Ralston’s address was 294 Van Brunt Street, now BAKED.

Don said that the soda Spur was their favorite and that he and his siblings fought over the precious bottles on the barge trip to the next port, the ice blocks from Ralston's being their only refrigeration until they got there.

Here is a 1943 ad for Spur, "a cola with a walnut taste," he remembered with a smile.

Next, we took Don Horton past two once-twin tenements, one of which is at 415 Van Brunt, to see if those were the kind of buildings that matched his "never would happen now" WWII memories of a Van Brunt Street where women on hands and knees scrubbed little porches with buckets of water, a scrub brush and a big bar of Octagon soap.

YES, those were the kinds of buildings he remembered!

Don then explained that "doing laundry" on the barge was scrubbing dungarees on the wide rail of the barge and leaving them to dry there.

Sunny's Bar

From there, over to Sunny's Bar where we were thrilled to find Sunny himself lounging in bathrobe with friends at the end of lunch.

At age 80, Sunny is but 2 years younger than Don, and they shared many memories including swimming in the filthy water of the time which both cited as having lots of turds and Coney Island whitefish as Sunny called them, or rubbers in Don’s version.

Sunny cheekily got an old load off his conscience when he confessed that he'd "borrowed' someone's rowboat at one point, and on top of that lied to his Papa saying that he had not taken it, and apologized to Don who said they'd come back from Ralston's Grocery at times to find their boat gone.

Sunny Balzano, Carolina Salguero of PortSide NewYork and Don Horton

Sunny Balzano, Carolina Salguero of PortSide NewYork and Don Horton

The rowboats always came back, Don said, but delays were a big concern; because if they missed the tide, the current would be too strong to row against it in their little boat loaded with groceries.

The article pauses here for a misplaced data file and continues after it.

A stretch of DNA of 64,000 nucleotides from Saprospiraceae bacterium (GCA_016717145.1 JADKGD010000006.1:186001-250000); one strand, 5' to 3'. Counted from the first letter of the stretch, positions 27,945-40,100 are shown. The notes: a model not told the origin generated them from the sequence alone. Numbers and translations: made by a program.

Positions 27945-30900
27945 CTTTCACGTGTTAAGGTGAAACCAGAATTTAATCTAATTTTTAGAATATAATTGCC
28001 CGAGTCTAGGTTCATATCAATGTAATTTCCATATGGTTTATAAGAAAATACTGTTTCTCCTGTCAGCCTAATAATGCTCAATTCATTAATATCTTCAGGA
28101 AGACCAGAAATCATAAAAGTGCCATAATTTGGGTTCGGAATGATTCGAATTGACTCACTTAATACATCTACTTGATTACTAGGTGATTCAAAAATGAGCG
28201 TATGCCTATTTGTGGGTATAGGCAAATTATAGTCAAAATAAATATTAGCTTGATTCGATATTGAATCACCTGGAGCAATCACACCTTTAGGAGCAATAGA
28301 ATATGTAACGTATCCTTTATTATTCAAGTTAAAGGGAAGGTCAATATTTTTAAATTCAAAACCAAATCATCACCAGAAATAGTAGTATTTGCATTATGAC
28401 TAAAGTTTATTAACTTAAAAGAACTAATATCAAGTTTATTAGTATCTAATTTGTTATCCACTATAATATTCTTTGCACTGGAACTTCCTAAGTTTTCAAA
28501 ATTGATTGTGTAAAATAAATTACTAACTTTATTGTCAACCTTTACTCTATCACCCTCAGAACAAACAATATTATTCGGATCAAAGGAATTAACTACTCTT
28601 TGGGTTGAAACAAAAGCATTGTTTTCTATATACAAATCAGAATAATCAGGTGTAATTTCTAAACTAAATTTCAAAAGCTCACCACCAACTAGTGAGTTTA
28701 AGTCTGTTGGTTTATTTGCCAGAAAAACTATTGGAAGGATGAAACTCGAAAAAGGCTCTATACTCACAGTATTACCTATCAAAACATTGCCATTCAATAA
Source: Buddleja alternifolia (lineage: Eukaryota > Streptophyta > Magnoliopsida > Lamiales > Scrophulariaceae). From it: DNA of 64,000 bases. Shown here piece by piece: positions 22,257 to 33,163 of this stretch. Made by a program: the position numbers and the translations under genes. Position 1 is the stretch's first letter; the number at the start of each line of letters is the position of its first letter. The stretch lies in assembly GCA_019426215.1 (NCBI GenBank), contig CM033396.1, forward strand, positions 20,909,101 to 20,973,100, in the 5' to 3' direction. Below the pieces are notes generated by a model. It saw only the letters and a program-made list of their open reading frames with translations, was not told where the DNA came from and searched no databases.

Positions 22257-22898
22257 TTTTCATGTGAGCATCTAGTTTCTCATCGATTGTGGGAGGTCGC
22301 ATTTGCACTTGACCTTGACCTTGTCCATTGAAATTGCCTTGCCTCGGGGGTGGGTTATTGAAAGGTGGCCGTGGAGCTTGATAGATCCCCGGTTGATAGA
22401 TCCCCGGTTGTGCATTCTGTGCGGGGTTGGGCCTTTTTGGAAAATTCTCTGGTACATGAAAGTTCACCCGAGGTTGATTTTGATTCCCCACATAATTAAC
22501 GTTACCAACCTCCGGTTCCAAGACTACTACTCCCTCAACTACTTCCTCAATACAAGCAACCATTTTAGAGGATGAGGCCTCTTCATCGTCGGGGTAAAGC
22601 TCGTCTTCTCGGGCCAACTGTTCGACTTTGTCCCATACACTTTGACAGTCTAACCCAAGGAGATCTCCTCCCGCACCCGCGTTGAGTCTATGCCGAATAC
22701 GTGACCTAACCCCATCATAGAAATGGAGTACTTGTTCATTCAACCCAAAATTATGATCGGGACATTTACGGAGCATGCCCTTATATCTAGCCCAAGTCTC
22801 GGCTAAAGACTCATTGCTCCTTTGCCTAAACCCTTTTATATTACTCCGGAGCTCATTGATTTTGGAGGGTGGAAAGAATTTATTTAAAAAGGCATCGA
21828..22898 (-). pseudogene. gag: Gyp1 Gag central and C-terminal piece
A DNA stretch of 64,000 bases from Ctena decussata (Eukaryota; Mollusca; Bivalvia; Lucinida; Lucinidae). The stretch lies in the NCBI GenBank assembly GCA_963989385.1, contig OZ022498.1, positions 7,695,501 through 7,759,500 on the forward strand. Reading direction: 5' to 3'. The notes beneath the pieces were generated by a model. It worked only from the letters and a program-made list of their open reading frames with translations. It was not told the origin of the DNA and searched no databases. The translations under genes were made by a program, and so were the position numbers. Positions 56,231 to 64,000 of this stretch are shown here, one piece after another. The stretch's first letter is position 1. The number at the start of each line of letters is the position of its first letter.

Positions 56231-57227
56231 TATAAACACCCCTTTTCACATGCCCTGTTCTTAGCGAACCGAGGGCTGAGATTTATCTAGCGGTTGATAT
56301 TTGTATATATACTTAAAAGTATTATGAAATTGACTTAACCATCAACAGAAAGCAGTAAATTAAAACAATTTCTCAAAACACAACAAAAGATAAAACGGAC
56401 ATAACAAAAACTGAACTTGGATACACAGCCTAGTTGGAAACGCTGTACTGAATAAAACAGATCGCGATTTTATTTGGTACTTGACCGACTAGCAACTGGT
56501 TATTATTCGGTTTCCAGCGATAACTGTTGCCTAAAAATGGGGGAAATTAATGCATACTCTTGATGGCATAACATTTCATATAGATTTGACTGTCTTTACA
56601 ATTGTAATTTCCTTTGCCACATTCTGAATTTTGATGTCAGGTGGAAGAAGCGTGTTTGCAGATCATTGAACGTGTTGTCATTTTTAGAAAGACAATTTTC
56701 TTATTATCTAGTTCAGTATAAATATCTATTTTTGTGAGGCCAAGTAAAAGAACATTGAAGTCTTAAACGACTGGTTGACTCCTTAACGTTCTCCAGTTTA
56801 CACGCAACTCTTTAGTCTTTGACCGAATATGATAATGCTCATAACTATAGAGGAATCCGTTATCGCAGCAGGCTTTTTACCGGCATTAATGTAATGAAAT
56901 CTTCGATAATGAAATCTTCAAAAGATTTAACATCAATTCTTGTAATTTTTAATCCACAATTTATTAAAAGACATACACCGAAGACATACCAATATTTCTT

Sunny shared memories of how, when he heard wartime air raid siren drills and knew that the war was being fought "overseas," thought that Staten Island (which was overseas for a little Red Hook boy) was under attack.

Don Horton gave us several copies of this book.

Don Horton gave us several copies of this book.

Here is what Don told us about shelling during the interview in the galley:  When he first started on the barges and saw flashes of light when they were offshore and asked Papa what they were, Papa fibbed and didn’t say it was German’s shelling the American merchant marine, he said it was lighting.

Later on, “I knew what those lights were,” said Don, “and something I don’t often say, I wet myself with fear.” The barges were old boats, unarmored with no weapons, three miles behind the tug, he clarified.

"Barge" of the sort Don Horton and his family work, dismasted wood schooner hulls.

"Barge" of the sort Don Horton and his family work, dismasted wood schooner hulls.

We need to clarify what "barges" means here. These were the old, creaky hulls of wooden schooners,  dismasted to turn them into barges.

Don said the vessels' intended life span was some 25 years and these were 50-60 years old and so frail that after being beat up in a storm, the caulk might be battered out. Then, they'd have to go to a shipyard for repairs.